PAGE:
The Beans have three microphones, one of which uses bone conduction to pick up your voice. In my testing, voice call performance was great. People on the other end could hear me fine, and they didn’t report any distortion or garbled words. However, the poor noise isolation can affect this. That’s unfortunate for a device that’s supposed to feature noise canceling.
This is the first time Samsung has attempted active noise canceling in the true wireless form factor. It’s just odd to see ANC in earbuds that don’t seal in your ears. Because so much sound can leak in around the Beans, ANC is only modestly effective. The Beans can partially filter out lower, constant noises like the drone of a fan, but speech and most other sounds get through unattenuated. On the plus side, the ANC hiss is almost undetectable.
I usually leave the ANC off because it cuts the 8-ish hours of battery life to 5-6 hours. That’s on the weak side for premium earbuds, and there’s just not much benefit from the ANC. Without ANC, I have no serious concerns regarding battery life; it’s good enough. The case has about three more charge cycles in it, and the buds fill up fast.
To get the most out of the Beans, you need the Samsung Wearable app. Annoyingly, you also have to download an additional plug-in for the Buds Live after getting the main app installed. I don’t know why Samsung still does this with its accessories. The app (and plug-in) lets you view the battery level, adjust the EQ, change touch controls, and more. On the matter of touch controls, you can disable them entirely or change what a long-press on each earbud does. The rest of the controls (play/pause, skip, back) are unalterable—I’d like a little more customizability. The earbuds support single listening mode with either Bean, but there’s no multipoint support. That means you have to manually connect the Buds Live to the device you want to use.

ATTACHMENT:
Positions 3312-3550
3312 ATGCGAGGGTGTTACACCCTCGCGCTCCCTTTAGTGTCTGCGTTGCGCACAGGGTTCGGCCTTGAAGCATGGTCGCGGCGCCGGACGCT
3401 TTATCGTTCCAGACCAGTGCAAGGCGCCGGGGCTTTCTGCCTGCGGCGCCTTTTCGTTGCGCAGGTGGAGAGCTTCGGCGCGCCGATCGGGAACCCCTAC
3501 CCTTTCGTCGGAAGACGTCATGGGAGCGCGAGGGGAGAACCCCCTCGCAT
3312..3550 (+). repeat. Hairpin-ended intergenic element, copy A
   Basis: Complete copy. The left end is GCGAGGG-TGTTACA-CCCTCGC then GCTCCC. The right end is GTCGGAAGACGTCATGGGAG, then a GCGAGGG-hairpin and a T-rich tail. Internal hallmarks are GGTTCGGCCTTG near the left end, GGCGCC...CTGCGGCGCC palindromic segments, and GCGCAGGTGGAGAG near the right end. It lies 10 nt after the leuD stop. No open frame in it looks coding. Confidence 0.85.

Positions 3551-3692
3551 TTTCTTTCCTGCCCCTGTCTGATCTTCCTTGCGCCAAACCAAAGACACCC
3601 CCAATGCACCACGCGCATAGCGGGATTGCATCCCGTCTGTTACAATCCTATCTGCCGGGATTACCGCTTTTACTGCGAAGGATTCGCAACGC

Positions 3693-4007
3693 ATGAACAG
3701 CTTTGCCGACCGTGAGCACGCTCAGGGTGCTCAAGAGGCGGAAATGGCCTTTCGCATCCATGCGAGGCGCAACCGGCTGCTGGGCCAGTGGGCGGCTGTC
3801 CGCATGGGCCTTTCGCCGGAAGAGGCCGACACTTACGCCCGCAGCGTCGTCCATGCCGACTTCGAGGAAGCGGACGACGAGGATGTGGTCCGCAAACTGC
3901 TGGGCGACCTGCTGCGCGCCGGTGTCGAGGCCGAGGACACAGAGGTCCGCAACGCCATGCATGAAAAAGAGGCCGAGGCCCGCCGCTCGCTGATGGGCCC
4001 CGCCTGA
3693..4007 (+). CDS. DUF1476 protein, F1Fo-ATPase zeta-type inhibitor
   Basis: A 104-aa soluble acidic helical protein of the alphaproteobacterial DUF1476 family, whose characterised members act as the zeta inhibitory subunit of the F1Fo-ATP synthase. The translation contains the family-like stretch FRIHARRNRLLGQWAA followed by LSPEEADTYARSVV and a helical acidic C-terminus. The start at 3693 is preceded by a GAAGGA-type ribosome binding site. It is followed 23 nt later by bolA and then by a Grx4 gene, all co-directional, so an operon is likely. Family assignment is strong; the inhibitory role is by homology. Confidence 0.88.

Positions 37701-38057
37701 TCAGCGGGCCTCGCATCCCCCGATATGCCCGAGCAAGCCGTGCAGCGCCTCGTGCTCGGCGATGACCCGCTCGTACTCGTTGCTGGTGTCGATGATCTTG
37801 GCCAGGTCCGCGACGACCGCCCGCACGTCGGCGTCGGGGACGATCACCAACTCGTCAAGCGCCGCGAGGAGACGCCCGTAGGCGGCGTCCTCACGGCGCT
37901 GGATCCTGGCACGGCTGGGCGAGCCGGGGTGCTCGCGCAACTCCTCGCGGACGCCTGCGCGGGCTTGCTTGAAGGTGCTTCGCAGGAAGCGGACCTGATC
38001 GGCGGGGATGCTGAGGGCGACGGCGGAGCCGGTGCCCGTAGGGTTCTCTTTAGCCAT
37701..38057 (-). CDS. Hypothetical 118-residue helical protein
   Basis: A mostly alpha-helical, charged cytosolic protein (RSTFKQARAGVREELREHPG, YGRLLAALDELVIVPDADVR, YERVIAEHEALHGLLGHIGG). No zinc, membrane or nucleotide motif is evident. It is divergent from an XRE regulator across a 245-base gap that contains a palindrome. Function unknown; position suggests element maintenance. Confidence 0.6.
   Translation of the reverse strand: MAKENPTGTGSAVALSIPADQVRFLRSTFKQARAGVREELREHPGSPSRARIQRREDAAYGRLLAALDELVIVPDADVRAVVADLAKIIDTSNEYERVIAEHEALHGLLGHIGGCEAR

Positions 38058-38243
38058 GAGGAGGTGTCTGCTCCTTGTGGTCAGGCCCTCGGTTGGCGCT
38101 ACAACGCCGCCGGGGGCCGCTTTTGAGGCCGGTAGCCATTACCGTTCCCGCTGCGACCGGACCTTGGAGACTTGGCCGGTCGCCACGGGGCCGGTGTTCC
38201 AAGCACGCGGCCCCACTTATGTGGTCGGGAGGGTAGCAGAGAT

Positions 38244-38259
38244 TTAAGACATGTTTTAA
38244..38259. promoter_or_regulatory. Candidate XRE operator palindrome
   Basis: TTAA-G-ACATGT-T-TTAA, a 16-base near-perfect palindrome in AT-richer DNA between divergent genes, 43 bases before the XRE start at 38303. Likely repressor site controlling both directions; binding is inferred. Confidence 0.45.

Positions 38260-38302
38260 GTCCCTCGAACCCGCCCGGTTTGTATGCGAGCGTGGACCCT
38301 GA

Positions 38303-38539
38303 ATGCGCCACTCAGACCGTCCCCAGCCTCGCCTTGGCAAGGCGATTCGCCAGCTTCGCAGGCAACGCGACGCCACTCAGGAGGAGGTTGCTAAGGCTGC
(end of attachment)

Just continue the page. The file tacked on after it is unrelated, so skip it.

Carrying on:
Should you buy it?
Samsung Galaxy Buds Live
Maybe. The Galaxy Buds Live are probably my favorite set of true wireless buds right now, but that’s largely because of how comfortable they are. Not everyone’s ears will be such a good fit, and the two different bumper sizes only offer so much adjustment. That said, I can wear these earbuds for hours without any discomfort.
Samsung’s charging case is competent but not perfect. While the pill-shaped case of the Buds+ is easier to slip in a pocket, the Beans case still offers a compact form factor, ample additional power, USB-C, and wireless charging. It checks all the boxes, but I don’t like the glossy plastic on either the case or the buds. The copper color probably hides earwax better than the black, though.
The audio quality is excellent aside from weak bass, and the sound leakage is low enough that no one will hear it in most situations. The open design also allows some sound from the outside world in, which limits when and where I want to use the Beans. I usually prefer earbuds the block out the world, but not everyone agrees. Noise-canceling is supposed to provide that as an option, but it’s ineffective without a fully sealed in-ear design. I’ve settled on leaving ANC off when using the Beans because it doesn’t provide enough benefit to justify the loss of battery life. Without ANC, I can use the Beans almost all day.
Left: Galaxy Buds Live, Right: Galaxy Buds+
Unfortunately, the appeal falls apart if the Beans don’t nestle in your ears just right. Samsung says it worked hard to get the shape just right, but I’m sure some people won’t find the Beans comfortable. The Buds+ sound a little better thanks to the closed design, they last longer on a charge, and they’re cheaper. If you’re fine with the slightly stuffy feeling of in-ear buds, the Galaxy Buds+ are probably a better purchase.
Buy them if…
- You find in-ear buds uncomfortable.
- You don’t mind some environmental noise leaking in while listening.
Don’t buy them if…
- You want earbuds that block out environmental noise.
- Your ears are not bean-shaped.